and (ucase(artname) like '%JEANS%'
or ucase(description) like '%JEANS%')

This provides a tighter result set than the previous example. So which is best? It depends. :) What I recommend is - log your searches and spend some time trying them yourselves. See how successful they are. Take that data and then decide what kind of modifications you should make to your search form.

Raymond Camden's Picture

About Raymond Camden

Raymond is a senior developer evangelist for Adobe. He focuses on document services, JavaScript, and enterprise cat demos. If you like this article, please consider visiting my Amazon Wishlist or donating via PayPal to show your support. You can even buy me a coffee!

Lafayette, LA https://www.raymondcamden.com

Archived Comments

Comment 1 by Daniel Harvey posted on 2/15/2010 at 11:55 PM

I think the most difficult part of this would be trying to order them in order of most relevant. I can think of several ways and it can get complicated fast.

Here are some ways you can try to order them:

-How many words are actually matched out of the total words searched.
-Order of the words in relation to the search string.
-How many times the words show up in the document.
-In this case, possibly an artname has more relevance than the description?
-If the first word had a match it would have more relevance than if the last word matched.
-Can you weight results in the database that would be most popular or more sought after?

I don't know if this adds to what you were getting at but I think for better use it does deserve to be in the conversation. I think just finding matches would be a simple problem to actually giving the users the best result first.

Comment 2 by Raymond Camden posted on 2/16/2010 at 1:58 AM

Agreed - providing a score of some kind would be useful. Mine simply finds them all.

Comment 3 by Wade miller posted on 2/16/2010 at 3:10 AM

This highlights the many complexities in building a search app. You want the results to be as precise as possible, but at the same time you want it to accommodate the possibilities that exist for any one search.

For instance, what if you liked the painting but had mixed up the title and thought it was "Dude in Jeans" or "Guy in Jeans?" Using the AND prefix, you don't get that result.

Comment 4 by OlPeculier posted on 2/16/2010 at 4:46 PM

I did something like this t'other day:

<cfquery name="search" datasource="#application.datasource#">
select etc.
from etc.
where 1=1
<cfloop index="i" list="#form.keywords#" delimiters=" ">
and (product_description1 like '%#i#%' or
product_description2 like '%#i#%')
</cfloop>
</cfquery>

which removes the need for the listlen and listgetat...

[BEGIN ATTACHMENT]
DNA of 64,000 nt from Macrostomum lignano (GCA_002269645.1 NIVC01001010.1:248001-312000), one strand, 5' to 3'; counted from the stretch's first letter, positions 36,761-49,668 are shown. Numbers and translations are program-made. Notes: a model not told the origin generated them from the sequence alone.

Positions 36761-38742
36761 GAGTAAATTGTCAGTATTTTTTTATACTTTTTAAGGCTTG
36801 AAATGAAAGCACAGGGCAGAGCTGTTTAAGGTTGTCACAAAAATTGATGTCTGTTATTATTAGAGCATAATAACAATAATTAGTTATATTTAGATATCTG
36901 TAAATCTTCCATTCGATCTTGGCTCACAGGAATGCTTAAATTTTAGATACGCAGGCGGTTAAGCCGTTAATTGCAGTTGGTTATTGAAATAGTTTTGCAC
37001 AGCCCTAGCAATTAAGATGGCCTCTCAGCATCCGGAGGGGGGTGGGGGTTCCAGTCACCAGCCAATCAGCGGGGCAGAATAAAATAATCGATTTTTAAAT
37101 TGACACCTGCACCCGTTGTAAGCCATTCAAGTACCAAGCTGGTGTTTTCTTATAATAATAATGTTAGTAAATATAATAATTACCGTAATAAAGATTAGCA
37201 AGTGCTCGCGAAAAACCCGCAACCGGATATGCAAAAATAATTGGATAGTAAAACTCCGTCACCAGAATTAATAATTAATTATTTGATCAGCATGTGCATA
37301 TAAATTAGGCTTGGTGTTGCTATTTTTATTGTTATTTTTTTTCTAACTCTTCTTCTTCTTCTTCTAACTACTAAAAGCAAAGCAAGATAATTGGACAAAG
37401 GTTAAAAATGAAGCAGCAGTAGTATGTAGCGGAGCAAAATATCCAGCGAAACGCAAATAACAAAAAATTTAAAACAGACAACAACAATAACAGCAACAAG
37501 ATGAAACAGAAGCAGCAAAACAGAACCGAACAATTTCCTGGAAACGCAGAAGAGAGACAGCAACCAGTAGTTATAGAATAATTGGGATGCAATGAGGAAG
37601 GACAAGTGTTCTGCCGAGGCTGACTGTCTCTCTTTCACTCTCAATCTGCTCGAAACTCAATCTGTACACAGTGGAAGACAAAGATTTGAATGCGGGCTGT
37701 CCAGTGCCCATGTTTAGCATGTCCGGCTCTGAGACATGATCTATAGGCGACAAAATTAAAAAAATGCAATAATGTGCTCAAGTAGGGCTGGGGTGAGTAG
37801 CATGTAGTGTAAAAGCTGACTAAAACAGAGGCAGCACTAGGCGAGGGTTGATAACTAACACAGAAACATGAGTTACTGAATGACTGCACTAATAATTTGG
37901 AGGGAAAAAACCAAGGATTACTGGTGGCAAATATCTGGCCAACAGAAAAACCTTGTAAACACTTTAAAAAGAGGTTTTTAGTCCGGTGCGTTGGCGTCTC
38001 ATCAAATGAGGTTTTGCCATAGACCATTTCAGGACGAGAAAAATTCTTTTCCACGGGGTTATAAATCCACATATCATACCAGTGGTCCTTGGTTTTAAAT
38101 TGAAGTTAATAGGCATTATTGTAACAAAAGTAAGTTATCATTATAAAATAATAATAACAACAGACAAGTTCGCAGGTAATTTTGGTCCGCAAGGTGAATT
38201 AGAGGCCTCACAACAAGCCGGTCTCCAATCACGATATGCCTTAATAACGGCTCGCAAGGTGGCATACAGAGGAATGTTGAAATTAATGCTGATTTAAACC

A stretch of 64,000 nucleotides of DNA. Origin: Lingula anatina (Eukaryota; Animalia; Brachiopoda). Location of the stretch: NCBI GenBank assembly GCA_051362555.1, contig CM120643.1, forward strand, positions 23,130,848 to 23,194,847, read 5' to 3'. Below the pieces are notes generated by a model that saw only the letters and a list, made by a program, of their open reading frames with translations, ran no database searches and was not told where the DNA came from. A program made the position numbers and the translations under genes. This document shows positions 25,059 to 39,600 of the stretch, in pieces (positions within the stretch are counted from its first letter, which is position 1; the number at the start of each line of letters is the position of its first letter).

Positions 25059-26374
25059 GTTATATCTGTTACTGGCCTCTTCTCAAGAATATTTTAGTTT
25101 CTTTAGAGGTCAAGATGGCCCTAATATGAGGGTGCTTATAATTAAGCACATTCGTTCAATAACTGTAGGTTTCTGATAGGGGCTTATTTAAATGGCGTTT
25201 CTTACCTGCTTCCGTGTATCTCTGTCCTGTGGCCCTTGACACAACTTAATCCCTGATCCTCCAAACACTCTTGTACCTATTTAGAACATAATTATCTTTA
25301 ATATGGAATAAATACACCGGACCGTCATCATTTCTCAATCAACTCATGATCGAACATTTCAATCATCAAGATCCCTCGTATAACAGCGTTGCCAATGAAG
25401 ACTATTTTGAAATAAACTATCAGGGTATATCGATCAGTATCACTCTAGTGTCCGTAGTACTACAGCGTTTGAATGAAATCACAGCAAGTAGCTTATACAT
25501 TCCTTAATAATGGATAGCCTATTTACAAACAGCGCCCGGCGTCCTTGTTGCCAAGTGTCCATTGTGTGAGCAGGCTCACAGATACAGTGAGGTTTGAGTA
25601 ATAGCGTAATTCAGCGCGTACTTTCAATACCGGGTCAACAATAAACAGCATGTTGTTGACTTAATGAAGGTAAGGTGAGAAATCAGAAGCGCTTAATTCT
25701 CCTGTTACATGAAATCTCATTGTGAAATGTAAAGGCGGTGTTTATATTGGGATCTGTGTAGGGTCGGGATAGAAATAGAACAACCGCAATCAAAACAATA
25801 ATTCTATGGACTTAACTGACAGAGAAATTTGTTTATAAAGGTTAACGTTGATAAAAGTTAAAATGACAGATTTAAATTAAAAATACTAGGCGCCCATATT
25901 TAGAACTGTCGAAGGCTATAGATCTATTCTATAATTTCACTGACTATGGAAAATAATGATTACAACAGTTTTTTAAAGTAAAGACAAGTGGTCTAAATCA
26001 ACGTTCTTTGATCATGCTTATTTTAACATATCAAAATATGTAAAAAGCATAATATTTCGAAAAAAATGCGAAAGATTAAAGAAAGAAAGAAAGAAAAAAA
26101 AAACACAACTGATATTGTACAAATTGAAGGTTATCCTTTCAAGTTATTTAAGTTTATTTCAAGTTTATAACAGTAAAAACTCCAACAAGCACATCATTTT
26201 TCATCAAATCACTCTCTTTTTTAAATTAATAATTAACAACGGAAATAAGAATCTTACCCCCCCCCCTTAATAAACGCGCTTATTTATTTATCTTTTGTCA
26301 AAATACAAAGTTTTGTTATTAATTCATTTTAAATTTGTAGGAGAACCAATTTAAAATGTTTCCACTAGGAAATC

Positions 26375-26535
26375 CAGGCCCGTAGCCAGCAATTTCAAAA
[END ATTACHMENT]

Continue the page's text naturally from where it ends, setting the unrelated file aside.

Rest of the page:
...for what it's worth

Comment 5 by Daniel Harvey posted on 2/16/2010 at 6:34 PM

This actually sounds like a fun project. Maybe once I get my current work done I will give this a shot and see what I can come up with. I would be interested in ideas from other people on how they think the rankings should be done.

I know I studied Google's PageRank algorithm before and I think this would be great for me to use my experience from that.

Comment 6 by Steve Nelson posted on 2/16/2010 at 8:19 PM

One of my favorite searches I wrote, probably 10 years ago, took all the permutations of the search terms and did separate searches for each combination of words, the unioned them all together. It was a bit processor intensive, but after a bit of caching, that wasn't a big deal.

For example, search for: "red clown shoes"
would search for:

red and clown and shoes
red and clown
red and shoes
clown and shoes
red
clown
shoes

So:

select * from table where description like '%red%' and description like '%clown%' and description like '%shoes%'
union
select * from table where description like '%red%' and '%clown%'
union
select * from table where description like '%red%' and '%shoes%'
union
select * from table where description like '%clown%' and '%shoes%'
union
select * from table where description like '%red%'
union
select * from table where description like '%clown%'
union
select * from table where description like '%shoes%'

Comment 7 by Daniel Harvey posted on 2/16/2010 at 8:25 PM

@Steve

I think that would give you anything related to what you are searching for and does limited amount of relevance sorting. What I am interested is coming up with more of a function or plugin that would allow dynamic tables and column names to be search, such as the name and description in the example. I think any good search needs to balance performance and quality results. I feel most people would rather see something a little less quality and get it quicker rather than wait to see the best quality. As the best quality is only relative if you can truly understand what they are searching for.